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Western Animation / The Completely Mental Misadventures of Ed Grimley

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The Completely Mental Misadventures Of Ed Grimley was a short-lived Hanna-Barbera series from The Renaissance Age of Animation based on SCTV and SNL alumnus Martin Short's popular sketch character. Along with the Coneheads and David S. Pumpkins specials in 1983 and 2017, respectively, it's one of only three animated adaptations of a character from either of these sketch shows and remains the only one to have been made into a children's series.

Ed Grimley is an overly-optimistic Hollywood Nerd, with his highly unfashionable sense of style, questionable speech patterns and odd obsessions, such as playing the triangle and watching Wheel of Fortune, who gets into strange adventures and takes everything that happens around him, no matter how weird, with good nature and aplomb.

In this adaptation, Grimley lives in an apartment in a converted Victorian house with his goldfish Moby and pet rat Sheldon, upstairs from his cantankerous landlord Leo Freebus (Jonathan Winters) and his much nicer wife Deidre (Andrea Martin). Other recurring characters included Ms. Malone (Cathrine O'Hara), an attractive, yet airheaded amateur actress with whom Ed is infatuated, and her loudmouthed kid brother, Wendell (Danny Cooksey).

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The show's plots always started out mundane (such as Ed heads to his aunt's house for an afternoon of board-game playing or Ed goes to return a library book) before descending into cartoonishness (Ed gets swept away and finds himself in a farmland that looks like the one from The Wizard of Oz or Ed accidentally signs up for the military and becomes a comedy star when a Bob Hope-esque comedian known for entertaining troops chooses him as a second banana). All the while, Ed would narrate his feelings on the situation and use his good nature and, occasionally, bizarre interests to get himself out of the situation.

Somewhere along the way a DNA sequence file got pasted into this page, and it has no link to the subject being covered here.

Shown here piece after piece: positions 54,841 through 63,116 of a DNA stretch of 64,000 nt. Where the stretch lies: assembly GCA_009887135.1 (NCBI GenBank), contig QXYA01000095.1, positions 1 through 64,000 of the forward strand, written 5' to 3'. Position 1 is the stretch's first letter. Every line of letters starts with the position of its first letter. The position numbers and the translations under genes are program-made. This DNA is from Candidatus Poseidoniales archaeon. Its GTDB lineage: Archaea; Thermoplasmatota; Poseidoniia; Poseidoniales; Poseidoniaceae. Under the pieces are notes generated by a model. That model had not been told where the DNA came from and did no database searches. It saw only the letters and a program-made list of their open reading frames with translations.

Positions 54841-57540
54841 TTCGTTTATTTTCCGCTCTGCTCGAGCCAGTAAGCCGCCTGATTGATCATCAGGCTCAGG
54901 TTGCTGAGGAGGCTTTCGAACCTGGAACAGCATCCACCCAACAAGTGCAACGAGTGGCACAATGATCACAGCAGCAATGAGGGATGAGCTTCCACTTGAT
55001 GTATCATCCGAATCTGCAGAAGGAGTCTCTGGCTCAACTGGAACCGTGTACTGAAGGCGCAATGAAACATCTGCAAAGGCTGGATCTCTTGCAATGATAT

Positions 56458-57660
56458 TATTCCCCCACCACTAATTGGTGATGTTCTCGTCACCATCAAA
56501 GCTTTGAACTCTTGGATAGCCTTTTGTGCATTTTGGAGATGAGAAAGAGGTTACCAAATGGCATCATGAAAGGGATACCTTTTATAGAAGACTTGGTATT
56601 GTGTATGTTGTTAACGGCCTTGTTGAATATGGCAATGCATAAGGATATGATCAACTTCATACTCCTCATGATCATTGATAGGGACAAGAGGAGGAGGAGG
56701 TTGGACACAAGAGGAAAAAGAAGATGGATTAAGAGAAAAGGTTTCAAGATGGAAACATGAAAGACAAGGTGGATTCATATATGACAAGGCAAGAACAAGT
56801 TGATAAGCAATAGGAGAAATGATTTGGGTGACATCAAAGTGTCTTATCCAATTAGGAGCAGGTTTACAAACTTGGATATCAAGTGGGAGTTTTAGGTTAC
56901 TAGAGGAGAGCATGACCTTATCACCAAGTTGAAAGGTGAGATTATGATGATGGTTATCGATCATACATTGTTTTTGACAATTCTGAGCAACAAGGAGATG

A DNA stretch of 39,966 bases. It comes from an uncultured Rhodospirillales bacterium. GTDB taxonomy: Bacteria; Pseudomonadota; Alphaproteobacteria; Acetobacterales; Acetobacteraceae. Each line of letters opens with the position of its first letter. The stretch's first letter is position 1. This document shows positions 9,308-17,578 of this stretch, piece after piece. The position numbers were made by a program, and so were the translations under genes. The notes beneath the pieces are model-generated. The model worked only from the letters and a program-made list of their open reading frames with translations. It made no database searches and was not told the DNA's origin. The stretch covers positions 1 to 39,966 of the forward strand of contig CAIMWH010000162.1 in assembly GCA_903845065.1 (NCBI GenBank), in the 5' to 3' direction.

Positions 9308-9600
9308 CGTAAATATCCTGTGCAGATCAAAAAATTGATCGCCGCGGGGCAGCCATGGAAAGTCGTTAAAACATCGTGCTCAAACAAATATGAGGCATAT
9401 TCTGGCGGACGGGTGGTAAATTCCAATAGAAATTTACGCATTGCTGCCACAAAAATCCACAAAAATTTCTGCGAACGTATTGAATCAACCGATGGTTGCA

The show had two other segments: the live-action Count Floyd's Scary Stories, featuring fellow "SCTV" alum Joe Flaherty as the bumbling vampire host of a children's show who told supposedly scary stories, most of which made no sense; and the animated Amazing Gustav Brothers, two scientist brothers (played by Winters and Charlie Adler) who would attempt, sometimes successfully, to tie in a science lesson to the main story.

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The show only lasted one season, mostly due to the Writers' Guild strike of 1988 and the fact that it was created to compete with the then-ratings powerhouse Pee-wee's Playhouse. Short unsuccessfully proposed moving the show to prime-time for a second season, due to all of the Parental Bonus humor. It later did reasonably well in reruns on Cartoon Network and its sister station Boomerang.

Some pretty decent tropes, I must say:

  • A Day in the Limelight: "Crate Expectations" focuses on Miss Malone being depressed about growing older and losing out on a role in a TV movie, which unfolds into a whole episode reference to It's A Wonderful Life. Ed is in the episode, but only in a subplot where he gets a job at a crate factory and ends up in one of the crates and loaded on a truck.